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The Nature of Antioxidant Defense Mechanisms: A Lesson from Transgenic Studies
Ye-Shih Ho, Jean-Luc Magnenat, Mary Gargano and Jin Cao
Environmental Health Perspectives
Vol. 106, Supplement 5: Oxygen/Nitrogen Radicals and Cellular Injury (Oct., 1998), pp. 1219-1228
Published by: The National Institute of Environmental Health Sciences
Stable URL: http://www.jstor.org/stable/3433989
Page Count: 10
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Reactive oxygen species (ROS) have been implicated in the pathogenesis of many clinical disorders such as adult respiratory distress syndrome, ischemia-reperfusion injury, atherosclerosis, neurodegenerative diseases, and cancer. Genetically engineered animal models have been used as a tool for understanding the function of various antioxidant enzymes in cellular defense mechanisms against various types of oxidant tissue injury. Transgenic mice overexpressing three isoforms of superoxide dismutase, catalase, and the cellular glutathione peroxidase (GSHPx-1) in various tissues show an increased tolerance to ischemia-reperfusion heart and brain injury, hyperoxia, cold-induced brain edema, adriamycin, and paraquat toxicity. These results have provided for the first time direct evidence demonstrating the importance of each of these antioxidant enzymes in protecting the animals against the injury resulting from these insults, as well as the effect of an enhanced level of antioxidant in ameliorating the oxidant tissue injury. To evaluate further the nature of these enzymes in antioxidant defense, gene knockout mice deficient in copper-zinc superoxide dismutase (CuZnSOD) and GSHPx-1 have also been generated in our laboratory. These mice developed normally and showed no marked pathologic changes under normal physiologic conditions. In addition, a deficiency in these genes had no effects on animal survival under hyperoxia. However, these knockout mice exhibited a pronounced susceptibility to paraquat toxicity and myocardial ischemia-reperfusion injury. Furthermore, female mice lacking CuZnSOD also displayed a marked increase in postimplantation embryonic lethality. These animals should provide a useful model for uncovering the identity of ROS that participate in the pathogenesis of various clinical disorders and for defining the role of each antioxidant enzyme in cellular defense against oxidant-mediated tissue injury.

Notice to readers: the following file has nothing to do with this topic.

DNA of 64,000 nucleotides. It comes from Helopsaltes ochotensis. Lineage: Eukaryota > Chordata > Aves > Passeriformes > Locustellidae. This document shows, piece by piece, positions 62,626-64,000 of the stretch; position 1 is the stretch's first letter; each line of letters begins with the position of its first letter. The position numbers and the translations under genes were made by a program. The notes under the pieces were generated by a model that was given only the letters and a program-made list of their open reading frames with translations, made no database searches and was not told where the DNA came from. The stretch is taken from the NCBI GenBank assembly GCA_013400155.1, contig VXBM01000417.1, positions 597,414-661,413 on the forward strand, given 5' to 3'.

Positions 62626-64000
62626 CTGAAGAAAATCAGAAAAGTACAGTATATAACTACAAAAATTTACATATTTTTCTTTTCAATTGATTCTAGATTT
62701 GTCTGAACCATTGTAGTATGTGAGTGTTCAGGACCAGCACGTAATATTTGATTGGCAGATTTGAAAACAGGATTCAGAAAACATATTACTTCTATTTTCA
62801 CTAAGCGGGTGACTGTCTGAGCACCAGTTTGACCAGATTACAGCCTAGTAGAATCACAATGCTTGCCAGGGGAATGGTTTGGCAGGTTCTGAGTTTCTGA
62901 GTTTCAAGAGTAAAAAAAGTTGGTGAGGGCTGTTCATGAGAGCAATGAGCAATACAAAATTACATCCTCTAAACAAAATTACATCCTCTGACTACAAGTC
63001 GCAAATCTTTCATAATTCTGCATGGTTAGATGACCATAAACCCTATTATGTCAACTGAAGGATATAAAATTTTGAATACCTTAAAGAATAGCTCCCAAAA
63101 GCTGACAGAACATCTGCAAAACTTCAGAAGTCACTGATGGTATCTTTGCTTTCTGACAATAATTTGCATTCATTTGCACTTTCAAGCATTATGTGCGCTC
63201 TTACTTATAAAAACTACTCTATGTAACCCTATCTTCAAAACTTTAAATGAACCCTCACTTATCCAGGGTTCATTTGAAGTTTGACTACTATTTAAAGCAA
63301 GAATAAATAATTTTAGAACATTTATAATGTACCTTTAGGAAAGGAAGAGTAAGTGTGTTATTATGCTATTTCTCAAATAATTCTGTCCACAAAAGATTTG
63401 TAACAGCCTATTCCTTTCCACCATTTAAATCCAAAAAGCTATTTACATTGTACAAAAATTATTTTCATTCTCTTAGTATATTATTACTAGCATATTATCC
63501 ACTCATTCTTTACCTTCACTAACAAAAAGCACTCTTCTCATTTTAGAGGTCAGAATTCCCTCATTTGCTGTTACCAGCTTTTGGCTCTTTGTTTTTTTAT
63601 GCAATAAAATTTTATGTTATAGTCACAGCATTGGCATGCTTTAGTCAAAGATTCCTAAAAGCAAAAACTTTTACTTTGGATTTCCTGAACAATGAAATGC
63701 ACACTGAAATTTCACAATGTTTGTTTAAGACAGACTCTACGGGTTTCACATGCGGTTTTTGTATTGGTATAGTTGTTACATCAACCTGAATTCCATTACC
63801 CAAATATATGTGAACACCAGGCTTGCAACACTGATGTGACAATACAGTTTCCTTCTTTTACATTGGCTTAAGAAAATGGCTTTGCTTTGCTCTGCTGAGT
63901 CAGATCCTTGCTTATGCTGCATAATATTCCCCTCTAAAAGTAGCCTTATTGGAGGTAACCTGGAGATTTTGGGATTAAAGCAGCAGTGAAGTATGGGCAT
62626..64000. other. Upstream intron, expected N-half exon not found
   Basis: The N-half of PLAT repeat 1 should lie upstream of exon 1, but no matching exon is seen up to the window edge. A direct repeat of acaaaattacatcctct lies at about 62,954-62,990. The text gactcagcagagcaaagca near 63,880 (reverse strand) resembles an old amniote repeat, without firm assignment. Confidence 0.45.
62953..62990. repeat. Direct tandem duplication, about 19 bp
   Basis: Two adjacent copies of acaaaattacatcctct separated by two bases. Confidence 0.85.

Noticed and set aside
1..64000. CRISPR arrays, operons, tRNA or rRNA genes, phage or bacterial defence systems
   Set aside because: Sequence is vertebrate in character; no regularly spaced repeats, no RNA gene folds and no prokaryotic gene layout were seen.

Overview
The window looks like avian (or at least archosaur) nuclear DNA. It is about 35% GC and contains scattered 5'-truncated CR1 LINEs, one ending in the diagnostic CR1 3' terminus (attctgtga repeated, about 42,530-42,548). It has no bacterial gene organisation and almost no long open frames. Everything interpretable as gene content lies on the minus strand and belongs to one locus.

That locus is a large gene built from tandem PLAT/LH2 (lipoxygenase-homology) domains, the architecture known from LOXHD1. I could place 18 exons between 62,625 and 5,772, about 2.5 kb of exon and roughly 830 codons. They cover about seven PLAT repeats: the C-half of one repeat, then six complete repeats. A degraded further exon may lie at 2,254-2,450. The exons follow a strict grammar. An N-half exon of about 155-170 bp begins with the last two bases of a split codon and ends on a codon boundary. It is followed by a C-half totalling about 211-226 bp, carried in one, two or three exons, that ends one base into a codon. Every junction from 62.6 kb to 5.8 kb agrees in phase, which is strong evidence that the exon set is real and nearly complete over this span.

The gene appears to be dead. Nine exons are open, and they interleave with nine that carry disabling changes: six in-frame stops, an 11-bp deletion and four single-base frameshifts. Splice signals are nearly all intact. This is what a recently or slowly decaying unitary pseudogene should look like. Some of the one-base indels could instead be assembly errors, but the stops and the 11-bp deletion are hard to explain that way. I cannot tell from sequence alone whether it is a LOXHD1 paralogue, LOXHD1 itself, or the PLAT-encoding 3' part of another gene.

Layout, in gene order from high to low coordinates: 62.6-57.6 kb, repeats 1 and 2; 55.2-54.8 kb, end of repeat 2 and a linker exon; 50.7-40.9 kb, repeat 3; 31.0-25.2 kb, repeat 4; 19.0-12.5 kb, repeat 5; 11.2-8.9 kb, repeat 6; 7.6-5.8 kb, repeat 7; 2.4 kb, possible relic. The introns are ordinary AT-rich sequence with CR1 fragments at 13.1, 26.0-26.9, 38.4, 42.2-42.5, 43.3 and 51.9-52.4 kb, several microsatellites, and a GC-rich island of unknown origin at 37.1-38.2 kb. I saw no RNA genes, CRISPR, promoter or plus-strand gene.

Environmental Health Perspectives © 1998 The National Institute of Environmental Health Sciences